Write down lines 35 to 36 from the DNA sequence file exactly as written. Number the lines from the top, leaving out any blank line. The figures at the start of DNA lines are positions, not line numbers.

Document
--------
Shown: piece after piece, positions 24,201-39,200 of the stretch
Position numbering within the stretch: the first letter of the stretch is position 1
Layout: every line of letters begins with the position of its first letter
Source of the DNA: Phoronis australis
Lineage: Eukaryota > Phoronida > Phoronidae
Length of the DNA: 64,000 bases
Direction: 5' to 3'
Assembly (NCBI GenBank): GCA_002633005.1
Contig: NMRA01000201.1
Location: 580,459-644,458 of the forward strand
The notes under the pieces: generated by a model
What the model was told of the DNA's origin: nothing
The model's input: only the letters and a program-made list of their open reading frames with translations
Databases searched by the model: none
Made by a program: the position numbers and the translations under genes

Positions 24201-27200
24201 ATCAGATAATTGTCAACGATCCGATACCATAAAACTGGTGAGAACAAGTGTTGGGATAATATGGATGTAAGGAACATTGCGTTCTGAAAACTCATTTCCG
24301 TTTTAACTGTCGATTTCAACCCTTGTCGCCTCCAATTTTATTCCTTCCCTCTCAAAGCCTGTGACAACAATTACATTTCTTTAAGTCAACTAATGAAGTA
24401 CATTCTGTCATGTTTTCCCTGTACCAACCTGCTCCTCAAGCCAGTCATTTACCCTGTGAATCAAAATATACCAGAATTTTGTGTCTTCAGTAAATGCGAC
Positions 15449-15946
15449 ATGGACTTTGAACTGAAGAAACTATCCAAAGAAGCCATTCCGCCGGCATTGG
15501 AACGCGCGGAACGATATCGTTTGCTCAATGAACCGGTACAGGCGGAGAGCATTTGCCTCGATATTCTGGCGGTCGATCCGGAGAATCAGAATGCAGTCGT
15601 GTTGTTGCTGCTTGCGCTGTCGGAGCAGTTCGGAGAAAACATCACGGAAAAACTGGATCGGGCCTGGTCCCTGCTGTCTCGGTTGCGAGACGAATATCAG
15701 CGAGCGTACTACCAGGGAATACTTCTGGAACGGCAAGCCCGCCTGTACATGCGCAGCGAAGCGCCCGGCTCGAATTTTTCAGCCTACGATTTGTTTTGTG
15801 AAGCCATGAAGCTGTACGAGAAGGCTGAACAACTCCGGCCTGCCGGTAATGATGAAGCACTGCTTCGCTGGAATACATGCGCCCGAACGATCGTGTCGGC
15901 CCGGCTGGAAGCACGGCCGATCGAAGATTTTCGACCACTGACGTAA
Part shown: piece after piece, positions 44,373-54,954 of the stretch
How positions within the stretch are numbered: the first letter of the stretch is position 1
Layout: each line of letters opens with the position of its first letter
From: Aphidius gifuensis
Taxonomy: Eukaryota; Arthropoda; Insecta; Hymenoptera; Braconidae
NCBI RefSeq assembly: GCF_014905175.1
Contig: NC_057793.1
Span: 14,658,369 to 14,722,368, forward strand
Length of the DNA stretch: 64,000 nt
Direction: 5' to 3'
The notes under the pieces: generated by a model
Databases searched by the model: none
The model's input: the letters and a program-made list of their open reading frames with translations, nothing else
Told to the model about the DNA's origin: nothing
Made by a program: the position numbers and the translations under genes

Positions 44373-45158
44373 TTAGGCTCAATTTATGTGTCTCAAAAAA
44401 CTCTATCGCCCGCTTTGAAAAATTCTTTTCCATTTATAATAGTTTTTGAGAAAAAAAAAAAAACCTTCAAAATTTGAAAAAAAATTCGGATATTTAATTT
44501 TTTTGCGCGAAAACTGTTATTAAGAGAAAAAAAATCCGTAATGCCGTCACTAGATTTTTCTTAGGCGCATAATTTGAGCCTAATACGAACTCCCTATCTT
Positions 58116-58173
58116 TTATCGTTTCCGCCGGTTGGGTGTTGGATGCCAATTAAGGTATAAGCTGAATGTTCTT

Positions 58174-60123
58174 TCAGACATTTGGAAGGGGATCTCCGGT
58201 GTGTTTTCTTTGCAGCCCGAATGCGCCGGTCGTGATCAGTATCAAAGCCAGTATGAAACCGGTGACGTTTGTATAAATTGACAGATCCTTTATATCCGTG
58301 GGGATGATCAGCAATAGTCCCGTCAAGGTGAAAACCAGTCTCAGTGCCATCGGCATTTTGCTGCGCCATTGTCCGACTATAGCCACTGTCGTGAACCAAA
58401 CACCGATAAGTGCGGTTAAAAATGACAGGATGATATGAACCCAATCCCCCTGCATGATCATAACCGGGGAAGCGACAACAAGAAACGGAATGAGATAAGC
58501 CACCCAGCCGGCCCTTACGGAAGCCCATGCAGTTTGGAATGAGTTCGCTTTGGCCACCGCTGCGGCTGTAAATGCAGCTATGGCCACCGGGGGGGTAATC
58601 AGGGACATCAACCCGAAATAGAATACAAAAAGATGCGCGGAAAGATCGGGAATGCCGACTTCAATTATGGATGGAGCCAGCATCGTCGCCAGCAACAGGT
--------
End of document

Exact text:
Length of the DNA stretch: 64,000 nt
Direction: 5' to 3'